Now if anyone happens to come across your back-end database file that contains your tables, all they will see is gibberish in the table itself. The actual data has been wiped, and they see garbage.


This solution isn't perfect. Someone can still erase or edit your data. That's one of the problems with Microsoft Access... the back-end tables aren't secure. This solution, however, will allow you the best possible means for keeping people from viewing sensitive data in your database without having an actual database server. Of course, if you have any questions about whether or not this seminar is for you, please contact me.


Access Data Encryption Seminar - Outline

00. Intro (5:02)

01. Lesson 1 (9:06)
Set up the database
Set up customer table with encryption fields
Create customer form for public data
Create customer form for encrypted data

02. Lesson 2 (9:37)
Button to open encrypted form
Encrypt Function
Creating a public function in a module
ASCII values & table
ASC() Function
For Next Loop
Mid() Function

03. Lesson 3 (9:41)
Convert Integers to String Values
CStr() Function
Len() Function
Const Keyword to create Constants
Key Values to Mathematically Obfuscate Data

04. Lesson 4 (9:40)
Convert String Values to Integers
CInt Function
Converting ASCII Values to Characters
CHR() Function
Convert to Currency Values
CCur() Function
MsgBox Command
Global Constants

05. Lesson 5 (7:59)
Decrypt Function
Reversing the Encryption Procedure
For Next Step
Deleting actual data from the table

06. Lesson 6 (7:58)
Save & Close Button
&& to get one &
DoCmd.Close Command
Decrypt the data when the form loads
OnCurrent Event
Hide the Encrypted Fields
Visible Property
Control how users can close the form
Only allow closing form with your button
Form Properties
Navigation Buttons
Record Selectors
Control Box
Close Button
Max Min Buttons
Pop Up




Student Interaction: Access Data Encryption Seminar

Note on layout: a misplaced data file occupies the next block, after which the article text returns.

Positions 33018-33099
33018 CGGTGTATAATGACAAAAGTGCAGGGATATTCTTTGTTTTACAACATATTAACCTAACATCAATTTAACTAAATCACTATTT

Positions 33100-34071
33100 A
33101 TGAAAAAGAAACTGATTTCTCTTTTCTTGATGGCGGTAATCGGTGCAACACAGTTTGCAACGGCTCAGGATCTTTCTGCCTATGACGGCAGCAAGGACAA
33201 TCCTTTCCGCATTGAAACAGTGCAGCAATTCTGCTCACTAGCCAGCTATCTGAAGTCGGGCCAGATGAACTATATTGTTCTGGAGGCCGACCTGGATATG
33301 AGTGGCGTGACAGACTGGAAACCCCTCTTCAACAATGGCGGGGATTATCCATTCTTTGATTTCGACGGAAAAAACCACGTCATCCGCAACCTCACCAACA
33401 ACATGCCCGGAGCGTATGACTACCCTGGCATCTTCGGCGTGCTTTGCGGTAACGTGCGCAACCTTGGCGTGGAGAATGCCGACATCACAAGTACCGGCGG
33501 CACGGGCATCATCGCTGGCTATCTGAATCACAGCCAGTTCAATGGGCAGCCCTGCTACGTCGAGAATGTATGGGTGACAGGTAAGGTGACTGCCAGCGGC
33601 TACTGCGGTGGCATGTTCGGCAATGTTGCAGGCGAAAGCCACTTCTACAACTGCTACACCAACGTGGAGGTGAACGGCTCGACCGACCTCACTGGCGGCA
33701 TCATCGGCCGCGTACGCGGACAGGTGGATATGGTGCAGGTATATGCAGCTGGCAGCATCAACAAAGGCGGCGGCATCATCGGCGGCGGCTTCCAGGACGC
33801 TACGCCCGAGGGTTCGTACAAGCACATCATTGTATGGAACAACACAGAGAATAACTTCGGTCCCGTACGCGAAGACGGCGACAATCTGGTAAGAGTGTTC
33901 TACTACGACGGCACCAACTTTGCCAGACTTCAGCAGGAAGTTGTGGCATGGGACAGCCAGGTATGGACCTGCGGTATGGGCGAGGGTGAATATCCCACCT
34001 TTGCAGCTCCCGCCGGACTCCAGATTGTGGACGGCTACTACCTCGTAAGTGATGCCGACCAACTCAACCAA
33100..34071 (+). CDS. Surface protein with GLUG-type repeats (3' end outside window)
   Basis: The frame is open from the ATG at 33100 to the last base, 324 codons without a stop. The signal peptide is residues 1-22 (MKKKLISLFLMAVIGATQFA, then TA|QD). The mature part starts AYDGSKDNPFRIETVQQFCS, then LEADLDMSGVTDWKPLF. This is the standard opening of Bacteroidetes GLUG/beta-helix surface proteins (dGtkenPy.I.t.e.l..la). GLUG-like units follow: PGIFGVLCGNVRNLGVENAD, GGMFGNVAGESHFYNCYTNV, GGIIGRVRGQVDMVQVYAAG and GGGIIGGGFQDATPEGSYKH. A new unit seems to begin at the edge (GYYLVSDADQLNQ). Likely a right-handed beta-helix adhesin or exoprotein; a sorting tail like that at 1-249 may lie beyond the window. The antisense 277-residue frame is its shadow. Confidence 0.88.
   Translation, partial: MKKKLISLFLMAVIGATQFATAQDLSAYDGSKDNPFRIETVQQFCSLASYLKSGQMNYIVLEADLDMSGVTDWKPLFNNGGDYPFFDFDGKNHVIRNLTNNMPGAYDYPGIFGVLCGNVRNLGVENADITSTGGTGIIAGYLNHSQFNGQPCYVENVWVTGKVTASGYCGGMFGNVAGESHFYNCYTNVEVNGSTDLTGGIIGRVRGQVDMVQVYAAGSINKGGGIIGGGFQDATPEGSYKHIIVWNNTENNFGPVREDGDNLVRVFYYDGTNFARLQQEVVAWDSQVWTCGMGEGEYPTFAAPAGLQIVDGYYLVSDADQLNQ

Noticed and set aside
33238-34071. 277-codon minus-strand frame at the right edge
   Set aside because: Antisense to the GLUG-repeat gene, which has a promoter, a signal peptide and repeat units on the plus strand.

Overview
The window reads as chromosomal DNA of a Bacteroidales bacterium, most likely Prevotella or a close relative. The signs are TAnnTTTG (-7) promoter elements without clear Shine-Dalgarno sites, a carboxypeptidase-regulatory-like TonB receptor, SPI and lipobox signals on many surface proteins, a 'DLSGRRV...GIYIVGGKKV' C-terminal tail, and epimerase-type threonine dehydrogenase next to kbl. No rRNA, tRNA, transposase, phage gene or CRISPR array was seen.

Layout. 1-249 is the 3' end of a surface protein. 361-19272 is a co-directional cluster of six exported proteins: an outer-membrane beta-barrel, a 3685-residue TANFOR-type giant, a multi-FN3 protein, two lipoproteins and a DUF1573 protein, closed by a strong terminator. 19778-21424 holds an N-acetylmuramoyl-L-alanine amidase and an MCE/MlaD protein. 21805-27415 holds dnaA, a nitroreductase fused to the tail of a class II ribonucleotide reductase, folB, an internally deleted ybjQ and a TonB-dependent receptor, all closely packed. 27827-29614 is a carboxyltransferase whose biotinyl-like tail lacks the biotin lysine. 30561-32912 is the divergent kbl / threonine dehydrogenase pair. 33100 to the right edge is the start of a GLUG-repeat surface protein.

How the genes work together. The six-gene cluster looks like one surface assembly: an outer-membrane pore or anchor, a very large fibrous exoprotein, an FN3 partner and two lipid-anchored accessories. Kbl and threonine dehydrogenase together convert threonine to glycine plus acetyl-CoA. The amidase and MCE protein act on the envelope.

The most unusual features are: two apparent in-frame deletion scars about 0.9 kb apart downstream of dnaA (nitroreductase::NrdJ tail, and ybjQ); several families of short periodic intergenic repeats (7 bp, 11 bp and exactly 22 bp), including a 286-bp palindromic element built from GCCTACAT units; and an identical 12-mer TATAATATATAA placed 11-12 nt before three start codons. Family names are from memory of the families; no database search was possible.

Richard on 6/13/2012:  Access is a great database program, however one of the problems with it is that you can't really secure your data very well. Unless you have a database server (like Microsoft SQL Server) this is a problem for sensitive data. You can lock up your forms, reports, and VBA code (and I show you how in my Security Seminar), but the data is still out there unprotected. In this seminar, I teach you how to lock down the data in your tables so that nobody can see your private information unless they're allowed to. Scramble & encrypt sensitive data to keep it from prying eyes. This is a good solution for securing data without the need for an expensive database server platform. You'll learn how to: 1. Scramble data in your tables to hide sensitive information 2. Convert text characters to their ASCII equivalent values and back 3. Perform mathematical obfuscation on your data 4. Control access to the form that handles the encryption / decryption Click here for more information on the ACCESS DATA ENCRYPTION SEMINAR.
Richard on 6/12/2012: Now that you're finished with this seminar, make sure to check out my ACCESS SPLIT DATABASE SECURITY SEMINAR and ACCESS SECURITY SEMINAR for even MORE ways to protect your Access databases.
Rick on 6/13/2012: Now that you're finished with this class, please take a few short minutes to complete our STUDENT SURVEY and let us know what you thought of the lessons!
Richard on 6/13/2012: My sample database has been uploaded to the Student Database Folder. You can grab a copy if you don't want to type in all of my code, although I do recommend you TYPE IN THE CODE as I build it... you'll learn better that way. The file is password protected. As a reminder, you can find the password by logging on to your account and looking at your course listing.